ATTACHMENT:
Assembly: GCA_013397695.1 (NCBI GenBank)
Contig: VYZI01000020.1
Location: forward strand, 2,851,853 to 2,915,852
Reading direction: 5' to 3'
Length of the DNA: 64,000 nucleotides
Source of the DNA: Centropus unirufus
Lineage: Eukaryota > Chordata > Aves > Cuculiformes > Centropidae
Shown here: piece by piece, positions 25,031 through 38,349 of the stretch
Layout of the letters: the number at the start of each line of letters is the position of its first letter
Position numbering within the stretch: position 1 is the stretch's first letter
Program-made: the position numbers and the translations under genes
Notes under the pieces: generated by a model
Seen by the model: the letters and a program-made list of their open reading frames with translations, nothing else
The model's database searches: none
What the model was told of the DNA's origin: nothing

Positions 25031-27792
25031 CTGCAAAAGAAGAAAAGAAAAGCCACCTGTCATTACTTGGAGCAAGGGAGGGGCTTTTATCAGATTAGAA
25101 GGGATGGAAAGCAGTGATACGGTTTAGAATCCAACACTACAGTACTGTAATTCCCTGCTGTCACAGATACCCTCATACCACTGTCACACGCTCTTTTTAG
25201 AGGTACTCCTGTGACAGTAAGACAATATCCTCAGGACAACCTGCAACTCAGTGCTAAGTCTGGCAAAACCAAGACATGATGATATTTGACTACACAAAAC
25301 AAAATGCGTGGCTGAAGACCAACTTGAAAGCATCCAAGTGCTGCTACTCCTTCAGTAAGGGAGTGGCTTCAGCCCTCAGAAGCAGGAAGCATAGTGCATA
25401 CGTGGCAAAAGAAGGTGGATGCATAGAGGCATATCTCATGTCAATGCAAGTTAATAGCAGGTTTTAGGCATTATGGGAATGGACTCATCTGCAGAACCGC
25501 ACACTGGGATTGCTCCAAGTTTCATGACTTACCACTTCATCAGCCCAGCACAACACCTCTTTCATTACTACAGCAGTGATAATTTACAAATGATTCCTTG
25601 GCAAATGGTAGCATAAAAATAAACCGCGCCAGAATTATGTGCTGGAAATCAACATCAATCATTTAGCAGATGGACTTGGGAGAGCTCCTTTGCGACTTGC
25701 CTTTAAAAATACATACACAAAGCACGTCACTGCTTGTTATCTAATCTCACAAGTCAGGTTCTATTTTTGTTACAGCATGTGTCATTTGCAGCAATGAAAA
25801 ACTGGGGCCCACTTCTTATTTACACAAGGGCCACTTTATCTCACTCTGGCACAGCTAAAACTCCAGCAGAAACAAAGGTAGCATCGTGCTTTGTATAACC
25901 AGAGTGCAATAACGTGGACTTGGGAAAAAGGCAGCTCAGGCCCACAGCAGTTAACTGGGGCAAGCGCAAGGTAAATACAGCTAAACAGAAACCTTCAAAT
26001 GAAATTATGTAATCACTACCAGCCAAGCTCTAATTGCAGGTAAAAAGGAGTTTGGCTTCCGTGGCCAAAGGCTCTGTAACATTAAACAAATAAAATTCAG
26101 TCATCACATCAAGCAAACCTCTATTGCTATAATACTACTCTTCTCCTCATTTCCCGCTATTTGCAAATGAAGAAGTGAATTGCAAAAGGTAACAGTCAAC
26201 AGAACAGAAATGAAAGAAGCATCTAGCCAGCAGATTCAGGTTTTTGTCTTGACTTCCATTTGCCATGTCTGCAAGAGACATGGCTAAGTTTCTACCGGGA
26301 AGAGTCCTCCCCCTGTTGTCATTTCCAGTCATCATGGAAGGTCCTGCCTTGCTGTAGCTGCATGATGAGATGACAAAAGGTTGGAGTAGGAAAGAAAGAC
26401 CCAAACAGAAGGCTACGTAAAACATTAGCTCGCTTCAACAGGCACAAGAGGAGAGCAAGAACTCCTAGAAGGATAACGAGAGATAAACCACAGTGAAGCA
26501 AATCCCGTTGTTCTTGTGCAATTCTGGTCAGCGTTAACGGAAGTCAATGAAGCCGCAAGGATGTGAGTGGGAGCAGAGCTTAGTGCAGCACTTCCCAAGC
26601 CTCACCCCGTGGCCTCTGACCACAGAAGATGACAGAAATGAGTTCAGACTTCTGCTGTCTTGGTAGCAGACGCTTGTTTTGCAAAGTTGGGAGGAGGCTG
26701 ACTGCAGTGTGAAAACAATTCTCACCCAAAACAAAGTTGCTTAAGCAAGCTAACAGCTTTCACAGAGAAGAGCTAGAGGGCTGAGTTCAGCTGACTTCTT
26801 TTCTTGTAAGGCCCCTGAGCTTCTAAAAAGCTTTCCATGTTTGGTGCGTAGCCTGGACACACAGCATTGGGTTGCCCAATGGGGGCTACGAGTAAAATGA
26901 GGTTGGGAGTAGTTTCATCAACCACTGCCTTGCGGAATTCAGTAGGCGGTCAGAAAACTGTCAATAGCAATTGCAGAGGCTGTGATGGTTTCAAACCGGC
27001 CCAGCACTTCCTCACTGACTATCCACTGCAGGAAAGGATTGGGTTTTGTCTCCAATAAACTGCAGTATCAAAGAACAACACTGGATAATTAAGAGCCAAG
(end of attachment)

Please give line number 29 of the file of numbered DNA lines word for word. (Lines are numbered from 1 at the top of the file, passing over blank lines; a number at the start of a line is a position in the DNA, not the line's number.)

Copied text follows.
26201 AGAACAGAAATGAAAGAAGCATCTAGCCAGCAGATTCAGGTTTTTGTCTTGACTTCCATTTGCCATGTCTGCAAGAGACATGGCTAAGTTTCTACCGGGA